While the Nissan Leaf is one of Norway’s best-selling vehicles, other European countries as less enthused with the Leaf. This includes the U.K., where Nissan is launching a new program designed to get on-the-fence EV buyers into dealerships, and a Leaf, so they can experience the little electric car for themselves.
Nissan Leaf sales in the U.K. reached just over 2,100 units in June of 2013, though the U.K has saw a record number of EV registrations in November. Still, sales are far from where Nissan wants them, and to give potential buyers more incentive to check out the Leaf, a new program offers 24 hour test drives and roadside assistance, use of an extra, conventional car for longer trips, free rapid charging, and a Battery State of Health Guarantee.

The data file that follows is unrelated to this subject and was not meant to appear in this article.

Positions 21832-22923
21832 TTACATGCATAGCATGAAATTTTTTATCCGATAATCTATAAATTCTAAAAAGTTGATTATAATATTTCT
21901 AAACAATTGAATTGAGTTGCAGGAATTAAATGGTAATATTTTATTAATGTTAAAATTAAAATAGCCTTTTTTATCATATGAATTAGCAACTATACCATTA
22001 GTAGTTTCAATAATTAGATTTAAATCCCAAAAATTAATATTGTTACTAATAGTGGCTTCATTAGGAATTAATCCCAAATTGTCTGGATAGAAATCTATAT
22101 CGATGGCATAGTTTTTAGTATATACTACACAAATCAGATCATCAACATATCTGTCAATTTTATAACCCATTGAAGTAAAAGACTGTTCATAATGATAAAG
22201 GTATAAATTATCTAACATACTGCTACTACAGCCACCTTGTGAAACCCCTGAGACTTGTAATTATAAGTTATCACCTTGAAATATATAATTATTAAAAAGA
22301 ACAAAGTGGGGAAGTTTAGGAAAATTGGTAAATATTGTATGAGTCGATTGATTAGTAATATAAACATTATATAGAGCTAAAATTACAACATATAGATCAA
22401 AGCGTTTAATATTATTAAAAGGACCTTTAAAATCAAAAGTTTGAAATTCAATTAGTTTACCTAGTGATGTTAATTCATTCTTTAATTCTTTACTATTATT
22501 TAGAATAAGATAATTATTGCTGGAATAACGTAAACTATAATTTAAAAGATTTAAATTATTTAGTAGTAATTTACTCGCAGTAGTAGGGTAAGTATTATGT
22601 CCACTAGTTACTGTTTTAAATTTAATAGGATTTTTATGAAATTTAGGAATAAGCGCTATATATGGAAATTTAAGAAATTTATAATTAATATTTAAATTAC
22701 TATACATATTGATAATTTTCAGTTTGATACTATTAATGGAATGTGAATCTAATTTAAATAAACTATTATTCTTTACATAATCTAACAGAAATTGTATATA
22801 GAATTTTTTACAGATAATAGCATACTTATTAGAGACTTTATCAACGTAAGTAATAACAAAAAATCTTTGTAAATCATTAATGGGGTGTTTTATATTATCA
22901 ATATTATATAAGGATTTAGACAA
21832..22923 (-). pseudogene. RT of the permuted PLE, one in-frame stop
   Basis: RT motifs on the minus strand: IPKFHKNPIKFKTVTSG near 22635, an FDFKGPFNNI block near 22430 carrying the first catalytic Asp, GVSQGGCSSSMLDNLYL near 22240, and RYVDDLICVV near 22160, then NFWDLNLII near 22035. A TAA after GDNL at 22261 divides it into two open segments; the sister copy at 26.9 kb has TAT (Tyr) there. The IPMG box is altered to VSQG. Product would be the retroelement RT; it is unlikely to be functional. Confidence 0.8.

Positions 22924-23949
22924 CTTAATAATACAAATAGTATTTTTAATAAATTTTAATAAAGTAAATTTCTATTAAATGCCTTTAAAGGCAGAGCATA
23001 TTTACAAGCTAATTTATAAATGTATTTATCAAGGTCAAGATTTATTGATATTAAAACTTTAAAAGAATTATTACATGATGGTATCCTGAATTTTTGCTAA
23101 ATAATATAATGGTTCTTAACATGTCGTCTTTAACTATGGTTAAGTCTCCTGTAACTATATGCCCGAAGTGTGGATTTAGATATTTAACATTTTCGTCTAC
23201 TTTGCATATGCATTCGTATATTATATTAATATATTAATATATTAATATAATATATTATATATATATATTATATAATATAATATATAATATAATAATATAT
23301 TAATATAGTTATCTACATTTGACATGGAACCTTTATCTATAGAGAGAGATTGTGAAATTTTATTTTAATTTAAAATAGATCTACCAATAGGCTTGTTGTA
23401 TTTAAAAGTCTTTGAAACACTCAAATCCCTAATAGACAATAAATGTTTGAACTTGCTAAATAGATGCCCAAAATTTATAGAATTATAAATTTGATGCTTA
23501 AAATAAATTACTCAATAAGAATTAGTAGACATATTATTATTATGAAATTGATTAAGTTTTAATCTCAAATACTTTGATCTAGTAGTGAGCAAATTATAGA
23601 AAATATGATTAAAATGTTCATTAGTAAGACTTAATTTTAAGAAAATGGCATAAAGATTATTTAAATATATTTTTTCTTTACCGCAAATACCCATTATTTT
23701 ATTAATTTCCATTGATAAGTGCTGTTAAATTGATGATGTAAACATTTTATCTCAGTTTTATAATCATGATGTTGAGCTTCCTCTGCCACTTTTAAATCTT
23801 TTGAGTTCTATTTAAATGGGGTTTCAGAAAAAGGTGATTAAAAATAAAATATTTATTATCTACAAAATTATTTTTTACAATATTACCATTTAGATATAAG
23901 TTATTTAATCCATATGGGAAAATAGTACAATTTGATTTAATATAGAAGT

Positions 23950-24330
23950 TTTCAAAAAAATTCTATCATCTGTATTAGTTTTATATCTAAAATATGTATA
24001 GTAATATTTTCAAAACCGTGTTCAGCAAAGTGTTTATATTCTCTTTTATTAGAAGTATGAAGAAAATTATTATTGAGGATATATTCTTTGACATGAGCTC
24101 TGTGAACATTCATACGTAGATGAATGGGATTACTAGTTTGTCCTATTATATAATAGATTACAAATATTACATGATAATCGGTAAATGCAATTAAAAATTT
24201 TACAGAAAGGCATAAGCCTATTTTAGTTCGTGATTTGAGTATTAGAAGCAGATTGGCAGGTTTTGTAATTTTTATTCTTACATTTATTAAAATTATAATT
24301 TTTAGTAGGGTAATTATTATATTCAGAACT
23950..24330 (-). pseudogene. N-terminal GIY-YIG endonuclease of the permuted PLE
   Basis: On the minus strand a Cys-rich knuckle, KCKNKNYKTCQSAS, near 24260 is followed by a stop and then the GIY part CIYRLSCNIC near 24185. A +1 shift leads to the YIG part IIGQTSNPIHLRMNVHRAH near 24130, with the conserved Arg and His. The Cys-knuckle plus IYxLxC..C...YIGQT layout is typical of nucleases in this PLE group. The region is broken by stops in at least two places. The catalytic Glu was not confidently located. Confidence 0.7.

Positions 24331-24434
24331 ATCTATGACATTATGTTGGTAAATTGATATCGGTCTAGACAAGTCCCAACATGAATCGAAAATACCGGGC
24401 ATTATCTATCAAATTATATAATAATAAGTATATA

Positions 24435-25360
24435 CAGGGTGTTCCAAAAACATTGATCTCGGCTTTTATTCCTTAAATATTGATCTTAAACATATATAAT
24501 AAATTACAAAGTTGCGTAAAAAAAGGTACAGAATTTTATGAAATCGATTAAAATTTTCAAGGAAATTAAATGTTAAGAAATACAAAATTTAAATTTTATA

These programs are designed to alleviate range anxiety in the U.K, with many Nissan dealers installing rapid charging stations, as well as long term worries regarding battery life. Like a similar program in the U.S., Nissan will replace the battery, for free, if life goes below 9 of the 12 bars, or 75% before 5 years or 60,000 miles.
While these programs are all well and good, Norway has shown that tax incentives go a lot farther towards promoting EV ownership than automaker gimmicks. Ultimately, it has to make dollars and cents for consumers to want to buy an electric car, and all the free tows in the world can’t make up for that.
Source: Autoblog Green